PEO Benefits: How Using a PEO Can Help Your Business
- Human Resources
6 min. Read
Last Updated: 02/13/2023
Table of Contents
Managing human resources (HR) tasks, offering competitive benefits, administering payroll, and maintaining compliance are essential HR functions. However, spending time on these time-consuming activities can take away from focusing on actual business growth.
Research conducted by Paychex found that managing HR administrative duties, such as employee benefits, payroll processing, and safety program implementation takes up a lot of time. Almost 7 in 10 business leaders reported spending more than one week per month on HR tasks and duties.1 What is this time costing your business?
Help Business Owners Focus on Growth vs. HR Administrative Tasks
Businesses across the U.S. may enjoy wide-ranging benefits by choosing a professional employer organization (PEO). It could help you retain employees, offer better benefits that employees value, and have a long-term and profitable business — benefits that are worth considering.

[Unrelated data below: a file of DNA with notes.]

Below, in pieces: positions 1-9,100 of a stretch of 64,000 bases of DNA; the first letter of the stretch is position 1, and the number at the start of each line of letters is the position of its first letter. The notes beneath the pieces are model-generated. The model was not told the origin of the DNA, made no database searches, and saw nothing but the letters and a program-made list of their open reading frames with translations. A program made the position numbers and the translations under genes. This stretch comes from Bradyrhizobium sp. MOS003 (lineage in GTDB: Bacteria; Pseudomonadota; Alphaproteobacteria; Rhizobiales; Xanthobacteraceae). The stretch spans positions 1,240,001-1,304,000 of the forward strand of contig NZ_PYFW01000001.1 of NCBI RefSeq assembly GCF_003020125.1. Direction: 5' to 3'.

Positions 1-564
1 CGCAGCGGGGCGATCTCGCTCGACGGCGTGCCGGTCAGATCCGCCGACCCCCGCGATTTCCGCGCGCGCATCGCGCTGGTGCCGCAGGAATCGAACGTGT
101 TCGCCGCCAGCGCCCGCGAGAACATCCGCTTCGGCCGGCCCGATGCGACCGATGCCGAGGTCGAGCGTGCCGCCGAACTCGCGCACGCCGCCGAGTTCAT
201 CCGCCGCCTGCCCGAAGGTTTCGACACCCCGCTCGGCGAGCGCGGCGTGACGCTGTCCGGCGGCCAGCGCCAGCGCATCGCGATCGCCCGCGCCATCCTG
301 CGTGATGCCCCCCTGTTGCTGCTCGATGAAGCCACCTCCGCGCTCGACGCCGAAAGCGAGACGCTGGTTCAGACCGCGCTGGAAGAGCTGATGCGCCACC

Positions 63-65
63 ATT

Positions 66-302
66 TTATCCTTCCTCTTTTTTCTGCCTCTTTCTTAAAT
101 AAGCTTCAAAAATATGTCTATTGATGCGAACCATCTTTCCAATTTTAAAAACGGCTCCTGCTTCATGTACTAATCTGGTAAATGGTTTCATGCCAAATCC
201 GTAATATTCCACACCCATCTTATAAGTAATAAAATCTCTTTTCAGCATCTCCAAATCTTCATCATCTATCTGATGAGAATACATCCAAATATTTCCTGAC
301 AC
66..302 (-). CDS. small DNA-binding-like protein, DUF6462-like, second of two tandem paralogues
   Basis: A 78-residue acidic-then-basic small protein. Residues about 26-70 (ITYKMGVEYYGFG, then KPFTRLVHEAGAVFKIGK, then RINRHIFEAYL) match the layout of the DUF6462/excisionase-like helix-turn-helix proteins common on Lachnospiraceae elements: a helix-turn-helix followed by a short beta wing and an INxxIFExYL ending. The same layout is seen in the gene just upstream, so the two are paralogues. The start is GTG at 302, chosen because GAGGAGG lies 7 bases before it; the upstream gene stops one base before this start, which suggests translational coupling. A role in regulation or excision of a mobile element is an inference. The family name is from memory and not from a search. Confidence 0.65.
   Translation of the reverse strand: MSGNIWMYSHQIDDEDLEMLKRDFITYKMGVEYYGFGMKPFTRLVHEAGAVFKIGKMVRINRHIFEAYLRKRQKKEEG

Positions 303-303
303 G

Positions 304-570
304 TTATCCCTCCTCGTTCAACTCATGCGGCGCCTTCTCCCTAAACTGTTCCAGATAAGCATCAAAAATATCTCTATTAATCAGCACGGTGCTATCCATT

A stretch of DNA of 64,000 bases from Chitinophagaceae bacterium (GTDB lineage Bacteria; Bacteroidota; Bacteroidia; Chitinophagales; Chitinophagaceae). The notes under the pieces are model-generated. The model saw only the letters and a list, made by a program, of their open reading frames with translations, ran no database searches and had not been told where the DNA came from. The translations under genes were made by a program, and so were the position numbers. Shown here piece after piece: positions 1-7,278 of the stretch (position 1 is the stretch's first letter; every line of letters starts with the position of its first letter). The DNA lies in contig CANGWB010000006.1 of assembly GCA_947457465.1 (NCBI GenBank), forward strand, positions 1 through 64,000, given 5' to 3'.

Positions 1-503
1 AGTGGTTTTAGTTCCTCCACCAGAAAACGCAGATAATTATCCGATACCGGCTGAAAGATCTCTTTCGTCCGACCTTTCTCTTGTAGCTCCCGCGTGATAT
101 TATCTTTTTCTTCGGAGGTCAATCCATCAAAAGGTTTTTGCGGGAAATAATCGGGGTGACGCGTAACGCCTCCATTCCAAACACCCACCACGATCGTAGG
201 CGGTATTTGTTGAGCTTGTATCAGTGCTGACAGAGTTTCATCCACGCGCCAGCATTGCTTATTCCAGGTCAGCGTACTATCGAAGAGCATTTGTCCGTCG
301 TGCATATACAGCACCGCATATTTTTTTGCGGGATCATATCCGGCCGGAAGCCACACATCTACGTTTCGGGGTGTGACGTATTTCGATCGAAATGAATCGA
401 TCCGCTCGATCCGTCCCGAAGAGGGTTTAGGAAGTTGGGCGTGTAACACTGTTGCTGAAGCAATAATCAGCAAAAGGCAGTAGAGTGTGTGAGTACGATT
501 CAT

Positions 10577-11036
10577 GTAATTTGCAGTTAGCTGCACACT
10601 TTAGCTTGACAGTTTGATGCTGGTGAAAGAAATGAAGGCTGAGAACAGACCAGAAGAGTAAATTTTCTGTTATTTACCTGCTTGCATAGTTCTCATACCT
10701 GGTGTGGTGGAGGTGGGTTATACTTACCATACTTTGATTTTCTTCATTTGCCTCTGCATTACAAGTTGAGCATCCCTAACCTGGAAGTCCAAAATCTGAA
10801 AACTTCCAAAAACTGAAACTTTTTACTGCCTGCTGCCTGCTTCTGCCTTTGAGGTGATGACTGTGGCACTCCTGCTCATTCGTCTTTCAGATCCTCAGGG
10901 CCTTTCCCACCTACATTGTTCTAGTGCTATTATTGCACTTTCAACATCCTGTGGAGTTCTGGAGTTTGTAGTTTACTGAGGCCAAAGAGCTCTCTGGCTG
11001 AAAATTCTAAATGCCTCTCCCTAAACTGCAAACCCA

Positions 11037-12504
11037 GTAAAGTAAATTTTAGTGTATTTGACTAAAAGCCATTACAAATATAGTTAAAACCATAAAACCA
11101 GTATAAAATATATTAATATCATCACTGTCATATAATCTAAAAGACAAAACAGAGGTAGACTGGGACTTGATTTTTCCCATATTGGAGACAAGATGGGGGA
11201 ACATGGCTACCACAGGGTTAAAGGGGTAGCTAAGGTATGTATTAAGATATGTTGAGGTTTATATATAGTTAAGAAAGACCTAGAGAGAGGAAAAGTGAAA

Working with a PEO could be a great business strategy to attain higher return on investment (ROI) in multiple areas of the business. A PEO is a popular way to outsource HR functions such as payroll, employee benefits, and workers' compensation administration, allowing business owners to focus more on running their companies.
While the tasks can vary, common options in a PEO may include:
- HR administrative support
- Benefits administration and enrollment
- Payroll administration and taxes
- Compliance assistance
- Workplace safety
- Talent management
Research from Paychex found 51% of leaders said the No. 1 benefit of outsourcing HR administration was having fewer mistakes.1 Participants also reported outsourcing HR helped increase productivity, provided better analytics and reporting, improved regulatory compliance, and reduced costs.